The history of the manor is traceable from the time of Edward the Confessor, and after the Conquest it was held of the Bishop of Coutances by Aubrey de Vere.
The Marcionites, the Ebionites, or Judaeo-Christians of Palestine, the Montanists of Phrygia, Africa and Galatia, the confessor Alcibiades of Lyons, c. A.D.
It was first taught, in the interests of the "monarchia" of God, by Praxeas, a confessor from Asia Minor, in Rome about 190, and was opposed by Tertullian in his wellknown controversial tract.
In the reign of Edward the Confessor Walthamstow belonged to Waltheof, son of Siward, earl of Northumberland, who married Judith, niece of William the Conqueror, who betrayed him to his death in 1075.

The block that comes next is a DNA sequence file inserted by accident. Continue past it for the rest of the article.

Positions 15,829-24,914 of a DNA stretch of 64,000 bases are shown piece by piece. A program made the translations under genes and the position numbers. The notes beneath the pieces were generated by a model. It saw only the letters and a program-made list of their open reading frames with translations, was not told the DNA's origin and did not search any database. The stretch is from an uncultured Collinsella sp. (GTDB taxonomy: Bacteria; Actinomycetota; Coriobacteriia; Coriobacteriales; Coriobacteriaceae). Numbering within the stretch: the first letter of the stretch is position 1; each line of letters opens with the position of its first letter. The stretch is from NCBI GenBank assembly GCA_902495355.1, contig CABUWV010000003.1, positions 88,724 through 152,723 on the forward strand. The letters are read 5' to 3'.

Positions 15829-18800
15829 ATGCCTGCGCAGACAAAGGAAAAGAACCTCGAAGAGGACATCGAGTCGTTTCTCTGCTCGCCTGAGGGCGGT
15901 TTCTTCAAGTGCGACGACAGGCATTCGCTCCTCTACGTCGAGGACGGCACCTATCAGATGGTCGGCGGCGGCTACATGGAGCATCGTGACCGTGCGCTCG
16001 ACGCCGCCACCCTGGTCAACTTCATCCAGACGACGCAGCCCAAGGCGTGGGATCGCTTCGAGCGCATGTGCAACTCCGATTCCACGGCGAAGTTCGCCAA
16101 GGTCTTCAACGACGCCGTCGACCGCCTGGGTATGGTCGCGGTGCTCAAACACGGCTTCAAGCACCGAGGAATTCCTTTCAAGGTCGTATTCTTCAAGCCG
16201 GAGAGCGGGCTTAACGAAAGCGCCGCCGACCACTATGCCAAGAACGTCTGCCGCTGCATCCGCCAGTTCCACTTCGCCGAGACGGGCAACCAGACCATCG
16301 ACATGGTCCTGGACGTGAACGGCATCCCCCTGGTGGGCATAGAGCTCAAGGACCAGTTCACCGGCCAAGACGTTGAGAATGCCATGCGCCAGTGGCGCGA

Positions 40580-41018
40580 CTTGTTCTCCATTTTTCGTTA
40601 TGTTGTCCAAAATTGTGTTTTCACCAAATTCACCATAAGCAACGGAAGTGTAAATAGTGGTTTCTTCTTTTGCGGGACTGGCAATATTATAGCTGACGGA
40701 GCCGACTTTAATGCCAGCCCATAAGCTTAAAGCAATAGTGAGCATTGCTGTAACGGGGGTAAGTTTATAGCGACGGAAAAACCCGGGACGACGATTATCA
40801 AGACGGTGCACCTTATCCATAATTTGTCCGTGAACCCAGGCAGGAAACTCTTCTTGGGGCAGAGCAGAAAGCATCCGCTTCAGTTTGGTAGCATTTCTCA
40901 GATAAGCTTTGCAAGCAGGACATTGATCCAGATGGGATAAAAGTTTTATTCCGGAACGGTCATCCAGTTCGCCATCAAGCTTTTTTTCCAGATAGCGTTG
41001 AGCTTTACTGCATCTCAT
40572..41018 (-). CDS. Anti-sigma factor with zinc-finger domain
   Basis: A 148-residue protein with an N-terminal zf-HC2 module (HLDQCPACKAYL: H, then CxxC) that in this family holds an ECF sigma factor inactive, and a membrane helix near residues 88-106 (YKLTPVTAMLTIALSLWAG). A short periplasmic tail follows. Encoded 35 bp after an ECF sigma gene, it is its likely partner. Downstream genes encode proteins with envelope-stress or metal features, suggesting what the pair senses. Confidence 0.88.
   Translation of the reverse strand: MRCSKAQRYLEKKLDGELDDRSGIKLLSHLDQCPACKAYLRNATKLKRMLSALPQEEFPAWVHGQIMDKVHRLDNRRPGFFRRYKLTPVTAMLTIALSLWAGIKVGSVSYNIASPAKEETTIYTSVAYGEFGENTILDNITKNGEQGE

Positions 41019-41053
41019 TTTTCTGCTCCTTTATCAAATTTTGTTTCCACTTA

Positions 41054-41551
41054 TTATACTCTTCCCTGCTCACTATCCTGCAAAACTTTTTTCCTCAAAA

The regulation as to convents seems partly due to a desire to avoid the worry and expenditure of time involved in the discharge of such offices and partly to a conviction that penitents living in enclosure, as all religious persons then were, would be of no effective use to the Society; whereas the founder, against the wishes of several of his companions, laid much stress on the duty of accepting the post of confessor to kings, queens and women of high rank when opportunity presented itself.